The column originally appeared in Bangalore Mirror on March 23, 2016

Why Indians still love real estate

Every time I write a column saying that the good days of investing in real estate are over, I get newer theories on why I am wrong. The latest that I have heard is that the government will not allow real estate prices to fall. Oh and there is another one – the seventh pay commission will lead to an increase in salaries of government employees and the higher salaries will be ploughed into owning real estate.

The theories notwithstanding, the question to ask here is, why do Indians love owning real estate? The simple answer is that some of them have got black money to invest. And it’s not so easy to invest black money in other forms of investment like mutual funds, bank fixed deposits, etc. Further, you can see the real estate you own and get a sense of satisfaction from it. It’s a hard asset. The same is not true about other forms of investing.

Having said that if we left it at these reasons, it would be a very simplistic way of looking at the entire scenario. There are multiple other factors at work.
When it comes to real estate, how do minds of people work? Everyone knows someone who has bought a piece of real estate, some land or a home, at a very low price and sold it at a very high price. There are two behavioural biases at work here: anchoring and availability.

When you know of someone who has bought a flat at Rs 10 lakh and sold it at Rs 50 lakh, the Rs 50 lakh number gets anchored in your mind. As John Allen Paulos writes in A Mathematician Plays the Stock Market: “Most of us suffer from a common psychological failing. We credit and easily become attached to any number we hear. This tendency is called the “anchoring effect”.”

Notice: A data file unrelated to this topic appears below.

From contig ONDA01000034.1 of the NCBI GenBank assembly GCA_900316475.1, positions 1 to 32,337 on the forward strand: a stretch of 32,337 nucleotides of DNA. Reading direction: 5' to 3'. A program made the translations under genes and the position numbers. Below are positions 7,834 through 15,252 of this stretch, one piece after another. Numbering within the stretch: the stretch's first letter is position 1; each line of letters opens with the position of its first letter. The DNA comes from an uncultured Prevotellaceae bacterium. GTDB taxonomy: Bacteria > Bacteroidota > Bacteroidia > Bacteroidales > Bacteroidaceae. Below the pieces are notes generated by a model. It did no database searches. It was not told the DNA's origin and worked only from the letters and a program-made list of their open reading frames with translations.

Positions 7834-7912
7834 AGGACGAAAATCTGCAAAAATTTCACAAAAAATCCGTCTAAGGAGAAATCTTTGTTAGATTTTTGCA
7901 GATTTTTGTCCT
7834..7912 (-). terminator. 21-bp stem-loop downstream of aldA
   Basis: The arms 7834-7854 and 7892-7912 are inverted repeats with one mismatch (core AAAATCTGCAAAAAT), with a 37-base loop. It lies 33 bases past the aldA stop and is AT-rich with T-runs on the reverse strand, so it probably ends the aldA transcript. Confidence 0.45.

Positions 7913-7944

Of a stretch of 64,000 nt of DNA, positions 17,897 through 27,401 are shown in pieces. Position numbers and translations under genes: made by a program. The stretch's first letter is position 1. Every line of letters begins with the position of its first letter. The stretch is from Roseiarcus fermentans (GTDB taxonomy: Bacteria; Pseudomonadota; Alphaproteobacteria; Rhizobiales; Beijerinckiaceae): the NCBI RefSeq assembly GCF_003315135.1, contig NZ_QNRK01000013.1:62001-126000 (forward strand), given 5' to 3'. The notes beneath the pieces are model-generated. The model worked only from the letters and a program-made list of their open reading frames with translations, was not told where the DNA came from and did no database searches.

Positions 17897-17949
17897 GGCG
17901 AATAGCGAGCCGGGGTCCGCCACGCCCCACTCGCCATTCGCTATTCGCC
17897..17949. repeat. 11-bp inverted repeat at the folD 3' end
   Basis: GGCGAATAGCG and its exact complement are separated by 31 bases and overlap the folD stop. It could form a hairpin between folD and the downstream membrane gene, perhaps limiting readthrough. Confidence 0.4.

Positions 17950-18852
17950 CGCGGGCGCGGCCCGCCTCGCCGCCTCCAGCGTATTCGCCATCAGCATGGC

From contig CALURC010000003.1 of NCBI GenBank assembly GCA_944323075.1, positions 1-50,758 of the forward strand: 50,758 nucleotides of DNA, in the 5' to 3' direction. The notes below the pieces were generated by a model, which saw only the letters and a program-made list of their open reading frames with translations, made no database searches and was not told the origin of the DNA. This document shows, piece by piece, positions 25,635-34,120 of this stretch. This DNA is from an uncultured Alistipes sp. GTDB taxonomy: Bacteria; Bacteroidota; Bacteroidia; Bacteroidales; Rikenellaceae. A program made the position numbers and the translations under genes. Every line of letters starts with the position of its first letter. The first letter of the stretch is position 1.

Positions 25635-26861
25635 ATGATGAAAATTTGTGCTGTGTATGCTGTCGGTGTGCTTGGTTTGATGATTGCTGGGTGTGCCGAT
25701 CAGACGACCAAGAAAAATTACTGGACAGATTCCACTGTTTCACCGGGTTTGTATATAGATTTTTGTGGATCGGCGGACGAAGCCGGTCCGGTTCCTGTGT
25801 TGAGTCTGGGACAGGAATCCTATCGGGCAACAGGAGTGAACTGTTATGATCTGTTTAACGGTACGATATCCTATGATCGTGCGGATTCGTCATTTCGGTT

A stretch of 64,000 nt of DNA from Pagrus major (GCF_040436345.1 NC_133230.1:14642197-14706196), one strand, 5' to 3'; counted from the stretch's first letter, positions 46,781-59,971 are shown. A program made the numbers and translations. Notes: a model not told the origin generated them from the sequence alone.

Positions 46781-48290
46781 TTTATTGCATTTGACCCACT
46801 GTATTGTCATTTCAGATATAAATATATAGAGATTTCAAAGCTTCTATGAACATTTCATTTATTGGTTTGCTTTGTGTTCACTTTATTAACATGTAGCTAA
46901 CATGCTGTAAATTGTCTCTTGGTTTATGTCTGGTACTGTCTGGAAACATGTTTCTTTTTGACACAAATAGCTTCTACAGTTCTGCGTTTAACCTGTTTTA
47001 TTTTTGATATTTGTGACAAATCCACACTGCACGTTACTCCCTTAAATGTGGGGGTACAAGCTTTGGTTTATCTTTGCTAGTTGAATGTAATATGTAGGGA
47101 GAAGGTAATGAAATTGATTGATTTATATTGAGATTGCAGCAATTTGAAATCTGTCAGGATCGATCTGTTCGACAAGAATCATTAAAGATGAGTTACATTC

Then there is there the availability effect at work as well. Nobel Prize winning psychologist Daniel Kahneman defines the availability effect as the “ease with which instances come to mind”. If you know of someone who has bought a flat at Rs 10 lakh and sold it at Rs 50 lakh, you will recall this example almost immediately.

The anchoring and the availability biases will lead you to believe that there is a lot of money to be made in real estate. But what you are not taking into account is the actual cost of owning real estate. The interest you pay on the home loan. The stamp duty that needs to be paid initially. The property tax that needs to be paid every year. The maintenance charges that need to be paid to the society every month. The risk of owning an under-construction property (where real money is made). The risk of the builder increasing the price. The risk of the builder disappearing (as seems to be happening regularly these days). And so on.

Why are these factors not taken into account? Simply because there is only so much a human brain can process at a time and there is only a limited amount of time to make a decision. This is human weakness is termed as “bounded rationality”. The term was coined by social scientist Herbert Simon. Due to these reasons Indians are firm in their belief that real estate is the best form of investing. And this might have been even true between 2004 and 2013, when the returns from investing in real estate where pretty good.

But since then the returns from investing in real estate have been lower than what you would have made by letting your money sit idle in a savings bank account. The reason is very simple. The prices are way too high. In Bangalore, the weighted average price of a flat is Rs 88 lakh. Given the high prices, the demand has collapsed. And without demand there can be no price rise.

The story has changed and it’s time to wake up and smell the coffee.

(Vivek Kaul is the author of the Easy Money trilogy. He tweets @kaul_vivek)

The column originally appeared in the Bangalore Mirror on Aug 12, 2015